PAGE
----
Yet Farah wants us to believe that this is not "helping" McCain.
His harsh words for McCain himself aside, WND proprietor Farah and WND's chief Obama-bashing reporter Aaron Klein might as well be on McCain's payroll.
Good and Bad From Aaron Klein Topic: WorldNetDaily
First the good news: In a May 18 WorldNetDaily article, Aaron Klein correctly stated that Barack Obama "term[ed] the Israeli-Palestinian conflict a "constant sore" last week." If you'll recall, an unbylined WND article took Obama's words out of context to falsely claim that he called Israel a "constant sore."
Will WND issue a correction and apology for its previous article, now that Klein has gotten it right? Probably not -- not even after publishing two articles with conflicting, irreconcilable claims. But we'll watch for one anyway.
Now the bad news: The rest of Klein's article is another desperate guilt-by-association smear of Obama, suggesting that using the term "constant sore" means that Obama "borrow[ed] the phraseology of a pro-Palestinian activist and harsh critic of Israel who has been described as a friend of the senator."
Klein repeated a claim from a previous article that Khalidi "dedicated his 1986 book, 'Under Siege,' to 'those who gave their lives ... in defense of the cause of Palestine and independence of Lebanon.' Critics assailed the book as excusing Palestinian terrorism and claim the dedication is in reference to the Palestine Liberation Organization, which at that time committed scores of anti-Western attacks and was labeled by the U.S. as a terror group[.]" Klein does not identify who these purported "critics" are.
Klein also delves into the murky anonymous-source pool, citing "a professor at the University of Chicago who said he has known Obama for 12 years" who "spoke on condition of anonymity" and other never-identified "sources at the University."
UPDATE: In a previous article, Klein referred to William Ayers, not Khalidi, as a "confessed domestic terrorist." This item has been edited to conform.
The names of over 31,000 American scientists that reject the theory of anthropogenic global warming are to be revealed on Monday.
Although this will occur at the National Press Club in Washington, DC., it seems a metaphysical certitude media will completely ignore the event.
Roughly the same level of metaphysical certainty, we'd guess, that Sheppard won't tell his readers about the agenda of the group pushing the petition, the Oregon Institute of Science and Medicine.
After reprinting the OISM's press release verbatim, Sheppard does take a stab at explaining the petition's background (reflecting his own biases, of course):
Folks should recall that this petition was first circulated in 1999 garnering more than 19,000 signatures. The alarmists discounted its significance because there were some duplicate names, and some of the signatories apparently weren't scientists -- or so the story goes.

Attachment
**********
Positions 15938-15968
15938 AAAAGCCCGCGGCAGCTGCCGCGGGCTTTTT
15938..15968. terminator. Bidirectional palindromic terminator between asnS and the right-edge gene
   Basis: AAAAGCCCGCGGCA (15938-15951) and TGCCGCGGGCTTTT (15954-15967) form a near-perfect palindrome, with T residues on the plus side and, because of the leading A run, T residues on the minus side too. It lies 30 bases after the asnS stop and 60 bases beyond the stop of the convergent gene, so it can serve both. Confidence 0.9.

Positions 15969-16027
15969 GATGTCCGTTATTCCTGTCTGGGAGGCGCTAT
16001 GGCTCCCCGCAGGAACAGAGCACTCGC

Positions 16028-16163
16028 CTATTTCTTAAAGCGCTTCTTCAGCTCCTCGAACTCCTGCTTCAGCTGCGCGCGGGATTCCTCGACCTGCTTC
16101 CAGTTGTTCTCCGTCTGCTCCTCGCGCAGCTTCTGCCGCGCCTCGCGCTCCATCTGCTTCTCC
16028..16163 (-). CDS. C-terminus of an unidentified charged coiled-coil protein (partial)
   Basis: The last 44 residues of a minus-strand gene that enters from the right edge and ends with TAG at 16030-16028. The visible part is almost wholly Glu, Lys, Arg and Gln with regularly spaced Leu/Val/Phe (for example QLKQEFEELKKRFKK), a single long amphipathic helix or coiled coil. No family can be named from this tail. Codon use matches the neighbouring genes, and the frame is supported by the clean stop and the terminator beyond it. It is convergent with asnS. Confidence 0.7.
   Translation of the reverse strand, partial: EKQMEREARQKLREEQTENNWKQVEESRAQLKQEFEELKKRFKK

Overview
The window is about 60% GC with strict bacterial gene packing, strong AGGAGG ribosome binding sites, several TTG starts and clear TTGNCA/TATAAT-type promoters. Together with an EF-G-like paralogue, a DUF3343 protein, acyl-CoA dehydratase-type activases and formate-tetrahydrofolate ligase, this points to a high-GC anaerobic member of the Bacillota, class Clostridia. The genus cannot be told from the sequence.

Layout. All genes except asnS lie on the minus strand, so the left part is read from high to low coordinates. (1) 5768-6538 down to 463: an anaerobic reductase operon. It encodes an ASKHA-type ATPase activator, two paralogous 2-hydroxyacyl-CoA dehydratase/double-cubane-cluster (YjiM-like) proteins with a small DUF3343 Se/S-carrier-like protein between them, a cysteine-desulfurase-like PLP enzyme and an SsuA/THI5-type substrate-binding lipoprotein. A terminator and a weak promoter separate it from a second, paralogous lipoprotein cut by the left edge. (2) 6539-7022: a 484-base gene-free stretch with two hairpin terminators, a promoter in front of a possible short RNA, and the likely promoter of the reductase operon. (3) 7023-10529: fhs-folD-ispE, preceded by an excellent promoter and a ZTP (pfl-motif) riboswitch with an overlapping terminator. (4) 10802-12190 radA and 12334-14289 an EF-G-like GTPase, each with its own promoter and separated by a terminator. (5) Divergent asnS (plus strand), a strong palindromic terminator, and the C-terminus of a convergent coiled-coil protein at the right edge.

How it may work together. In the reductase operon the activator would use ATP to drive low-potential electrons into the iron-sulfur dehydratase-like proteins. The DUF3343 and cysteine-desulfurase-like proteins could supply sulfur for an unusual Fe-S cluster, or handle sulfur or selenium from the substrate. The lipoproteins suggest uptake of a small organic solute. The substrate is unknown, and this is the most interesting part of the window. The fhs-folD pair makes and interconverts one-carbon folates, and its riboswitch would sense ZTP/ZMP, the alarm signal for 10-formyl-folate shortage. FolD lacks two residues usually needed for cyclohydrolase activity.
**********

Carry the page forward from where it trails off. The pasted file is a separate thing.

With over 31,000 now on the list, all with degrees in science -- including 9,000 PhDs! -- what might this do to the nonsensical premise of there being a consensus concerning this issue?
SourceWatch, meanwhile, offers up a little more background on the OISM's petition than Sheppard seems to want to share with his readers:
The Oregon Petition, sponsored by the OISM, was circulated in April 1998 in a bulk mailing to tens of thousands of U.S. scientists. In addition to the petition, the mailing included what appeared to be a reprint of a scientific paper. Authored by OISM's Arthur B. Robinson, Sallie L. Baliunas, Willie Soon, and Zachary W. Robinson, the paper was titled "Environmental Effects of Increased Atmospheric Carbon Dioxide" and was printed in the same typeface and format as the official Proceedings of the National Academy of Sciences. Also included was a reprint of a December 1997, Wall Street Journal editorial, "Science Has Spoken: Global Warming Is a Myth, by Arthur and Zachary Robinson. A cover note signed "Frederick Seitz/Past President, National Academy of Sciences, U.S.A./President Emeritus, Rockefeller University", may have given some persons the impression that Robinson's paper was an official publication of the academy's peer-reviewed journal. The blatant editorializing in the pseudopaper, however, was uncharacteristic of scientific papers. Robinson's paper claimed to show that pumping carbon dioxide into the atmosphere is actually a good thing. "As atmospheric CO2 increases," it stated, "plant growth rates increase. Also, leaves lose less water as CO2 increases, so that plants are able to grow under drier conditions. Animal life, which depends upon plant life for food, increases proportionally." As a result, Robinson concluded, industrial activities can be counted on to encourage greater species biodiversity and a greener planet[.]